Questions From We the People
For instance, when asked by Nancy Scola whether the thinking with We the People is to "have @whitehouse act as [a] clearinghouse for petitions directed towards agencies," Phillips replied: "People shouldn't have to decipher how the executive branch is organized in order to speak out about an issue. Processing incoming petitions handled by WH, but relevant petitions will be coordinated w/others as needed, including Agencies."
Here's a quick rundown of the rest of the questions and answers:
Who can participate? "Participation in We the People is open to the general public (13yrs+) and requires a valid email address," he tweeted.
Do you have to be a citizen? "Right now the system only requires valid email and does not verify citizenship," tweeted Phillips.
Who built the e-petitions function? Is it the the same code as the UK tool? "System design and development of We the People was developed in house," tweeted Phillips.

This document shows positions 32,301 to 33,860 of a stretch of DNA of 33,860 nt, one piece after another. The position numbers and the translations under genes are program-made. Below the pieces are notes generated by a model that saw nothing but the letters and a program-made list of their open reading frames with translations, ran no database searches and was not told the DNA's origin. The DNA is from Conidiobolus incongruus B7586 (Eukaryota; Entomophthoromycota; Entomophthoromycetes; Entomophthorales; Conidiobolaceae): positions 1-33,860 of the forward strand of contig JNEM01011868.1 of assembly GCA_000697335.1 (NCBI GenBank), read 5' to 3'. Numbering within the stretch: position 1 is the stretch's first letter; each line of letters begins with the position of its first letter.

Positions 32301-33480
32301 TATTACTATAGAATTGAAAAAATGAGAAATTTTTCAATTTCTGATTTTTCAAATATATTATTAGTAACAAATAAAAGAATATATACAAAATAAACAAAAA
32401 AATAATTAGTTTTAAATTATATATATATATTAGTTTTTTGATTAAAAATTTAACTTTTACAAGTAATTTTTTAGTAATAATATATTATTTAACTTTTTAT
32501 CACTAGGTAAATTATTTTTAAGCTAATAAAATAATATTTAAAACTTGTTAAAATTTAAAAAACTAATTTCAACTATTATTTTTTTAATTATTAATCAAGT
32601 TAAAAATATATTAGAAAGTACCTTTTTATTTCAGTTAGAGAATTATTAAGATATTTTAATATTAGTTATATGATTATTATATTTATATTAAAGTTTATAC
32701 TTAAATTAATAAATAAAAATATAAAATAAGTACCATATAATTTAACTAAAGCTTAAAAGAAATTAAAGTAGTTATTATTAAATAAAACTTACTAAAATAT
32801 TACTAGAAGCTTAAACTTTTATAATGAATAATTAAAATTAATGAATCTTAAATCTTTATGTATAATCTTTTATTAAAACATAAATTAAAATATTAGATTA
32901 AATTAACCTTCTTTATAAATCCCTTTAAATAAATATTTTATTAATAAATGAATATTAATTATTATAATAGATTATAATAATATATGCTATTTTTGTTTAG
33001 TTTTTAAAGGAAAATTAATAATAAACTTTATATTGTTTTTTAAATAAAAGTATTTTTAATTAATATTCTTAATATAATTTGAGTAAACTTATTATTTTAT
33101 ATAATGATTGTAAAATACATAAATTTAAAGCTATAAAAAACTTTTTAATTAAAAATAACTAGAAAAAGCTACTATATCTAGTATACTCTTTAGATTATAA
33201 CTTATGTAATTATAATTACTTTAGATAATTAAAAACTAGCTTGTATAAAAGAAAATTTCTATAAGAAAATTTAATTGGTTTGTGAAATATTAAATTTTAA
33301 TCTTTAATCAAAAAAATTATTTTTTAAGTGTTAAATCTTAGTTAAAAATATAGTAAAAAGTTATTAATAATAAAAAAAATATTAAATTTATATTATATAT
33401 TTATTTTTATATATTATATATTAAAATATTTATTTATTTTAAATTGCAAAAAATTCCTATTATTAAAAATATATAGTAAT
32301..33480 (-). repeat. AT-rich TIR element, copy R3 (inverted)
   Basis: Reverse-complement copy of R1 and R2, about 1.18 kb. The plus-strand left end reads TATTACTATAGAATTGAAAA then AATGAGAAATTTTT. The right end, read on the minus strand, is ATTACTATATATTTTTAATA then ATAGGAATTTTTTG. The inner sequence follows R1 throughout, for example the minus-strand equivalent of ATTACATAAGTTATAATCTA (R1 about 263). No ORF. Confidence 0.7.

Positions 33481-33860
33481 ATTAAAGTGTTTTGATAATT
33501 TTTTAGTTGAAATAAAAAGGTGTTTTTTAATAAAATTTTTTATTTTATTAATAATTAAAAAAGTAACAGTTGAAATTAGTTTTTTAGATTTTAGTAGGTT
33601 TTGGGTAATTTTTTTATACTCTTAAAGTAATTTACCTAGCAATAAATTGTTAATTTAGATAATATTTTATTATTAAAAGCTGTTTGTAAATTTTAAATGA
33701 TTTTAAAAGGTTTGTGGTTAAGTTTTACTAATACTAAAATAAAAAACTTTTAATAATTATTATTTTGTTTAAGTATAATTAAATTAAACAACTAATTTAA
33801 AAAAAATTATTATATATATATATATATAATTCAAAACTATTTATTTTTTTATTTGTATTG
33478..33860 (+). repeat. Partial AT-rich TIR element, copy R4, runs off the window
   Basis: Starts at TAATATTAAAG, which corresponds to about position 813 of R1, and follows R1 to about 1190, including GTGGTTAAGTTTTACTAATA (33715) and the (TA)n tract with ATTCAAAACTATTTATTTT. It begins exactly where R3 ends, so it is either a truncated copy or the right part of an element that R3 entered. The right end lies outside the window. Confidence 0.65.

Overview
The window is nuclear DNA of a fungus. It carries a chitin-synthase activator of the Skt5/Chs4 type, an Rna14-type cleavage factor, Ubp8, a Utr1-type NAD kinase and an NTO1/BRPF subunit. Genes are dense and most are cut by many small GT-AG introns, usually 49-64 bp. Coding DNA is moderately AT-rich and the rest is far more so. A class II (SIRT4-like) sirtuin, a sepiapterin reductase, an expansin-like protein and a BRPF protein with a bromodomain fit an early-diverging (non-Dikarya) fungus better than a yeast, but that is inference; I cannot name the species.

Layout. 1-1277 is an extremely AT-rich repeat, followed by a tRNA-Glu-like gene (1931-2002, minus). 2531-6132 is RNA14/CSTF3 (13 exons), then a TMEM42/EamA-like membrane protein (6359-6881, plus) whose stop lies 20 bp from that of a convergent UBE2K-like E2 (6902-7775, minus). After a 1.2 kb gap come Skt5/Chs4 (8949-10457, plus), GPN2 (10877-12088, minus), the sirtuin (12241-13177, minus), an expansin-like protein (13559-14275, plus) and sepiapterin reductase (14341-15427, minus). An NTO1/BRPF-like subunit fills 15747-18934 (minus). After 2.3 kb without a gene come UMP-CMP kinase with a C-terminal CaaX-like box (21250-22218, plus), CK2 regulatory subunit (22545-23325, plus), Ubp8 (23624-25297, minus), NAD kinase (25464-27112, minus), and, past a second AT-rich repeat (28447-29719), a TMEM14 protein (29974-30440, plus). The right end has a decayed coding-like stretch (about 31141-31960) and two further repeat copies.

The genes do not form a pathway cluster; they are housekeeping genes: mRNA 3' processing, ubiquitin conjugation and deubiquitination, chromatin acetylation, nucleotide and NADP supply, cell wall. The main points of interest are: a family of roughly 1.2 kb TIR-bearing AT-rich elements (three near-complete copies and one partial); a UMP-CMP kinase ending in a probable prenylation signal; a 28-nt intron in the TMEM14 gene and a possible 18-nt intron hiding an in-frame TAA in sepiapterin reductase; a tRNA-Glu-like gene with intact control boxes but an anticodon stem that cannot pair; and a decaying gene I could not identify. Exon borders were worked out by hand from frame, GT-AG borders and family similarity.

How will identity be handled? How will the White House authenticate citizens to e-petition government? "Lightweight - participation will require an email verification step," tweeted Phillips. "For now we are using first party WH accounts that verify an email address. Plan to incorporate NSTIC rec's in future http://1.usa.gov/p7n8HR."
How will social media be integrated? "When you create a petition you get a unique link. How you share that is up to you. Will have @facebook and @twitter share [buttons]," tweeted Phillips, "just like other content on wh.gov."
Can citizens ask questions using We The People on whatever topic they wish or will these be predefined? The screenshot shows the latter categorization: taxonomy, not folksonomy. Phillips confirmed as much: "There will be a defined set of topic people can choose from but its a wide range, and there will also be ad hoc tags," he tweeted.